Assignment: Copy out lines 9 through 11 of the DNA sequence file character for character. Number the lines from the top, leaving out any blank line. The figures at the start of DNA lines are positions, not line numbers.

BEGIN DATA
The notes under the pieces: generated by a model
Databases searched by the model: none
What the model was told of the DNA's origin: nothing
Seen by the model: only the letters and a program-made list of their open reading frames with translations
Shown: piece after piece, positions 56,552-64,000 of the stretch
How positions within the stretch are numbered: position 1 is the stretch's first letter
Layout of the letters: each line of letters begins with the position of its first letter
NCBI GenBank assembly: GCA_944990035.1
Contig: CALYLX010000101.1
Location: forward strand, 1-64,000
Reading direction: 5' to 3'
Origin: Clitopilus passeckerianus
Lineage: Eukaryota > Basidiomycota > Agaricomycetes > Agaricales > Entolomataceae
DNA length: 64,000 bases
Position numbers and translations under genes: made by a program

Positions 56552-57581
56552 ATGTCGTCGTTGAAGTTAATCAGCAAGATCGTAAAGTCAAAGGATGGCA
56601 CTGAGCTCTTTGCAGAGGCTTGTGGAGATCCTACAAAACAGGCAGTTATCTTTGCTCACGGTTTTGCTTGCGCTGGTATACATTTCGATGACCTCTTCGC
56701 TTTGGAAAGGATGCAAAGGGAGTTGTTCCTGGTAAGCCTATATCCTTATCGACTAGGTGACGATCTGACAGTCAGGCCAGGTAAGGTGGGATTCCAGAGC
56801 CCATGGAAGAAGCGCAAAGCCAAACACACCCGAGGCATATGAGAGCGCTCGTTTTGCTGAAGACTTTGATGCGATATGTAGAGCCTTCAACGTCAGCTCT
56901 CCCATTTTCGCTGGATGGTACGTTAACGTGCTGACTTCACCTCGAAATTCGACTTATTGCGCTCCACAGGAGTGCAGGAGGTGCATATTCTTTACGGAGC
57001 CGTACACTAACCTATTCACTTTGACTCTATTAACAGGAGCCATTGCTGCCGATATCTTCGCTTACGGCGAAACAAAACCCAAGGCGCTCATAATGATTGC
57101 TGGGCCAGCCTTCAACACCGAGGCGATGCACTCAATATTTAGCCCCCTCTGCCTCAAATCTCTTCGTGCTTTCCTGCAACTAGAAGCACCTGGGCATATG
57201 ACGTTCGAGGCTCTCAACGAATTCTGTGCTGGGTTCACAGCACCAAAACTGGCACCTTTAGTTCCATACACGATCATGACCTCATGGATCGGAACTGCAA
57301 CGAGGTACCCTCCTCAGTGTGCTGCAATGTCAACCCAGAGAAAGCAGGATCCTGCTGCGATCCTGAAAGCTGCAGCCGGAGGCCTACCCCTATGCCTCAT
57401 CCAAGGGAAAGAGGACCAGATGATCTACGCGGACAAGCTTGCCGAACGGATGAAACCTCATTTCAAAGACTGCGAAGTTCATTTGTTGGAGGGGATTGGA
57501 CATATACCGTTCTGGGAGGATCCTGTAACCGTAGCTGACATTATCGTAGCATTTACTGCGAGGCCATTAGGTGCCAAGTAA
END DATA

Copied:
Contig: CALYLX010000101.1
Location: forward strand, 1-64,000
Reading direction: 5' to 3'